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The appropriation of Balkanisation


Dušan Stojičević, Chair of the Board of Governors of the Serbian National Internet Domain Registry Foundation (RNIDS), wrote a blog-post for the Ukrainian Network Information Centre (UANIC) website. The entire blog-post is available here.  

Every time I hear the term “Balkanisation of the Internet” I have to remind myself what they mean. As a Balkan man, and a Serb, old enough to have lived through the wars in the former Yugoslavia, I realise they are talking about the break-up of the Internet. This (mis)appropriation of the word “Balkanisation, whereby the former Yugoslavia is identified with the Balkan region in its entirety, bundling the Greeks, Bulgarians, Romanians and other south-eastern peoples into the same negative category and in doing so seeking to depict the Internet as being pulled apart by the launch of IDN domains, was one more reason for me to address these issues surrounding IDNs. And I am sure of one thing – that this usage of the word is wrong, and what we are seeing is not the break-up of the Internet but a natural step in its development.

The more the merrier

With its origins in the US, it is no surprise that the entire computer and IT industry is based on the English language and alphabet. Languages such as Ukrainian, Serbian, and those of other nations, have accepted (for want of a better word) terminology from the English language in order to be able to describe the various innovations in the areas of computing, the Internet and the other information technologies. This is perfectly normal and can be compared to what happened with German terminology in the auto industry.

However, as computer technology went global, almost all operating systems “learned to speak” other languages, and could now display content in different scripts. Soon we saw keyboards tailored to different alphabets come onto the market, and so there was now a complete solution to using computers in local languages and scripts. Companies such as Microsoft, Apple and others did this for one simple reason – to increase profits by expanding the number of users to those (a significant number) who did not use the English language. The same thing happened with mobile phones, and with the Internet.

There have long been websites using other scripts, many sites are multilingual, and everything runs smoothly. The only part of the entire system where, until recently, local scripts had not been accepted, was domain names. Then, a few years ago, IDN domains were launched, allowing non-English scripts to be used. Thus today we have the very successful .УКР domain, the first ever Cyrillic domain .РФ and the Serbian .СРБ TLD. Everything would be fine if it weren’t for the technical problems.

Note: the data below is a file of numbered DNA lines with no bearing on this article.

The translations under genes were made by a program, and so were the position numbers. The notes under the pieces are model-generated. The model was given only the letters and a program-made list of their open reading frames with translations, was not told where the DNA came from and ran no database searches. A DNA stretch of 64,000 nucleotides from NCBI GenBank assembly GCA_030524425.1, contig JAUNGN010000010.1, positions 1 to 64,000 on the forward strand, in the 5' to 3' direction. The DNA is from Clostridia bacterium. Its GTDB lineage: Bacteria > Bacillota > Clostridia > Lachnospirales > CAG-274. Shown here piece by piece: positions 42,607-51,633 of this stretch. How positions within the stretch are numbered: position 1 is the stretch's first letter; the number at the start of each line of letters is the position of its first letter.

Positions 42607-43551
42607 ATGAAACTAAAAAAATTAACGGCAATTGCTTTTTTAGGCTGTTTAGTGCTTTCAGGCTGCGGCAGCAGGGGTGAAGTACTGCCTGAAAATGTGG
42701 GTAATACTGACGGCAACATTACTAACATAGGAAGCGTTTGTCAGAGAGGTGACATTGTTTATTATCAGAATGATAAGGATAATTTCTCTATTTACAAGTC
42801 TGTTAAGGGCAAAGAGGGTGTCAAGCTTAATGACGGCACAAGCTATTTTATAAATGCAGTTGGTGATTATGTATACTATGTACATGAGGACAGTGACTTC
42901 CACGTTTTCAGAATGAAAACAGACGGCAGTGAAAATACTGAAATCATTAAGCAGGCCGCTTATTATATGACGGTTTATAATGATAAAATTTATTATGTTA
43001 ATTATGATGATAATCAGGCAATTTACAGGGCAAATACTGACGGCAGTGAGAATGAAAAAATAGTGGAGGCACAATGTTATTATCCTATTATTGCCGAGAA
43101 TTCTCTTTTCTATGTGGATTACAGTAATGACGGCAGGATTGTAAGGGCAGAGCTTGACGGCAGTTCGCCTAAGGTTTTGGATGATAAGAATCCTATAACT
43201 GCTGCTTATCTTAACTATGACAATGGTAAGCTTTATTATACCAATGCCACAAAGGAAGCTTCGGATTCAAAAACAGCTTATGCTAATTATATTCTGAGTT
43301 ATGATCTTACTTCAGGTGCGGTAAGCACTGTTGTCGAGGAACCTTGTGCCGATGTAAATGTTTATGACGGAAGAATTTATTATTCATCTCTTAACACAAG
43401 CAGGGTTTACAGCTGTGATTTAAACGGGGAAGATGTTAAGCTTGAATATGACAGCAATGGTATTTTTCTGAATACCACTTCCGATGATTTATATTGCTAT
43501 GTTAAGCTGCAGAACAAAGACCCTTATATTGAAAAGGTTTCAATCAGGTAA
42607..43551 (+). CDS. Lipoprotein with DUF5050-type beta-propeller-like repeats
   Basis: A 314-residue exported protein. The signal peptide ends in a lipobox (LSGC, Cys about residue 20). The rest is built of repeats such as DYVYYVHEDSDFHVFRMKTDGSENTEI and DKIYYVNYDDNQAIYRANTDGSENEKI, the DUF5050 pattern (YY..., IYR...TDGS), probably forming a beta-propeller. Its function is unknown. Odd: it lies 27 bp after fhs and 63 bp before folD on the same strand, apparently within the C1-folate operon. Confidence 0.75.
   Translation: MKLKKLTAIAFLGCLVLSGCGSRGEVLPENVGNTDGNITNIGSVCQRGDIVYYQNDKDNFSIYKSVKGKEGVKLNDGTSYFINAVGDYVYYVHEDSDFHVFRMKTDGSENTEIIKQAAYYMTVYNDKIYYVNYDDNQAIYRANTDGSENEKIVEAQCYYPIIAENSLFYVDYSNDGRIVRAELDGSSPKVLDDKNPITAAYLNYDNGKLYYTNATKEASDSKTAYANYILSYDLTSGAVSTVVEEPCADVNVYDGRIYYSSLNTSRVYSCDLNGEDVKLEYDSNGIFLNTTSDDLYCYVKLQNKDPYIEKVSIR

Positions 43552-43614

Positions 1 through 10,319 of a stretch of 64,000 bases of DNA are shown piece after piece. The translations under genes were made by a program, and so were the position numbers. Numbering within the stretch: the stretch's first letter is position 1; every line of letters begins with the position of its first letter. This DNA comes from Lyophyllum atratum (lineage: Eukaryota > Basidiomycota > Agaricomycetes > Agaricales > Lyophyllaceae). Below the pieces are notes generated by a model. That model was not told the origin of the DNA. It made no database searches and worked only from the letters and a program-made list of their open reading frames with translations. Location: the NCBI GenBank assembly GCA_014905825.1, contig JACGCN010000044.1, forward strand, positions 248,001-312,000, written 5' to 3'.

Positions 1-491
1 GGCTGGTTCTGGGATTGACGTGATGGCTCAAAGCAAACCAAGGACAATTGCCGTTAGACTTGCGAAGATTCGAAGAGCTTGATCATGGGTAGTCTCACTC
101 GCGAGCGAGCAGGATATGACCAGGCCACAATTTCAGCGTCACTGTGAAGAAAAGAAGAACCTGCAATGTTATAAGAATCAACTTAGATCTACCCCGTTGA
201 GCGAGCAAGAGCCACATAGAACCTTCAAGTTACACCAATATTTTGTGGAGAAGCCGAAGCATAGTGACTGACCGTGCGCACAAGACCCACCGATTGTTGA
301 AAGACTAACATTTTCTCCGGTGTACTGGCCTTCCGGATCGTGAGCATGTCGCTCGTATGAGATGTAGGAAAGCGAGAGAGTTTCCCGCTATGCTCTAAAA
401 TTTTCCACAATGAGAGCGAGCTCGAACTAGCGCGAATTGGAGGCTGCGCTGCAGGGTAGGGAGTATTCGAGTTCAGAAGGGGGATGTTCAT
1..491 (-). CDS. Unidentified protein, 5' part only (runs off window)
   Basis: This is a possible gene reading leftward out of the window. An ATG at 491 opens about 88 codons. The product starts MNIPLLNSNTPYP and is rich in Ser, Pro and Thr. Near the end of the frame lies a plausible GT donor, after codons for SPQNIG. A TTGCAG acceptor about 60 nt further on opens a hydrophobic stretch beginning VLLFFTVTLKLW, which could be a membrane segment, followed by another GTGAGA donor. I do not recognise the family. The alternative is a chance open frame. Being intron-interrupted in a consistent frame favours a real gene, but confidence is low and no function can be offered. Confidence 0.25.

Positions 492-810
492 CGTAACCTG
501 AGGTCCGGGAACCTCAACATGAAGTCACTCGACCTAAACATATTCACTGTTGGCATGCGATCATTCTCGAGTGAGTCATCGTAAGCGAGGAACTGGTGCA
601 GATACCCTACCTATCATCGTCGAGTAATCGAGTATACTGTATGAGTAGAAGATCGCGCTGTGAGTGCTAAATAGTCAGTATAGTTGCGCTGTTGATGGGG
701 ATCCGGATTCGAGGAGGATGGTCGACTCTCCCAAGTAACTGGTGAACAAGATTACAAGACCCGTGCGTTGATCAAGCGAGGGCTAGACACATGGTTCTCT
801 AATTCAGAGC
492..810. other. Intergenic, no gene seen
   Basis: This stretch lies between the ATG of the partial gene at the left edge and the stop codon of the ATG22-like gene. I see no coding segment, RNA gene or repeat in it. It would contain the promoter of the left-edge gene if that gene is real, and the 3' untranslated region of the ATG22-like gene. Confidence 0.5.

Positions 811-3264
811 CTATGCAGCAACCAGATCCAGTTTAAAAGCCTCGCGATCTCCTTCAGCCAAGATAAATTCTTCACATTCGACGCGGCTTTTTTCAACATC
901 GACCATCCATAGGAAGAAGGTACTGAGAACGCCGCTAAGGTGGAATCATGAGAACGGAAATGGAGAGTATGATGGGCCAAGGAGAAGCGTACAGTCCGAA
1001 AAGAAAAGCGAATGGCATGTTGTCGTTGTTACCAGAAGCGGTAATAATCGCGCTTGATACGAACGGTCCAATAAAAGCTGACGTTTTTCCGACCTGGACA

A half-finished product

Besides more minor issues such as the display of domain names in mobile browsers etc., one of the major problems with IDNs is email. In light of these problems, we might term IDNs a half-finished product. But the worst of it is that the technical problems cast doubt on the rationale for introducing IDNs.

“Localisation runs counter to the Internet’s global nature, and brings insurmountable technical problems with it” – this is the kind of statement we commonly hear. Actually, the opposite is true. The domain name is a type of content – it is user-selected. It is important for SEO, for company identity, and is an important piece of data. Depending on its intended purpose and target audience, you will typically first select the top-level domain you want to use, and only then the domain name. If you are addressing a local audience you will want to write your content in the local script and will choose to publish your content on a local domain. If you are targeting a global audience it is likely you will use the English language and script and choose a global domain that uses the English alphabet. Nevertheless, a global business will not neglect the local market, and will have two domains. So using a local domain does not negate the use of a global one, or vice-versa.

Universal acceptance

The technical problems are an issue which is quite separate from the nature of IDNs. Almost everybody in the technical community realised that there were problems, but were waiting for others to solve them. So ICANN, the organisation which manages domains at the global level, rolled up its sleeves and got to work. A special working group is currently being set up to catalogue all the issues and, in consultation with large and small software companies, to develop solutions that will lead to universal acceptance. Universal acceptance is defined as the use of any domain in any script without any obstacles. You can read more about this at the following link. 

I would like to invite you to join us in resolving the problems and pursuing our common goal: domain names that will work across all platforms and services, and will present no difficulties to the user.

Instead of a conclusion

A people is defined first and foremost by its culture, language and written script, and all these things must be preserved if they are to continue to exist as a people. As a Serb I choose Cyrillic and the .СРБ domain, and send warm greetings to the Ukrainians – may there be a million .УКР domains! To end with, my name is Dušan Stojičević, not Dusan Stojicevic.

Dušan Stojičević
Chair of the Board of Governors of the Serbian National Internet Domain Registry (RNIDS)
Co-Chair of the IDN Project Group within the ICANN UASG
Member of the Cyrillic Generation Panel, ICANN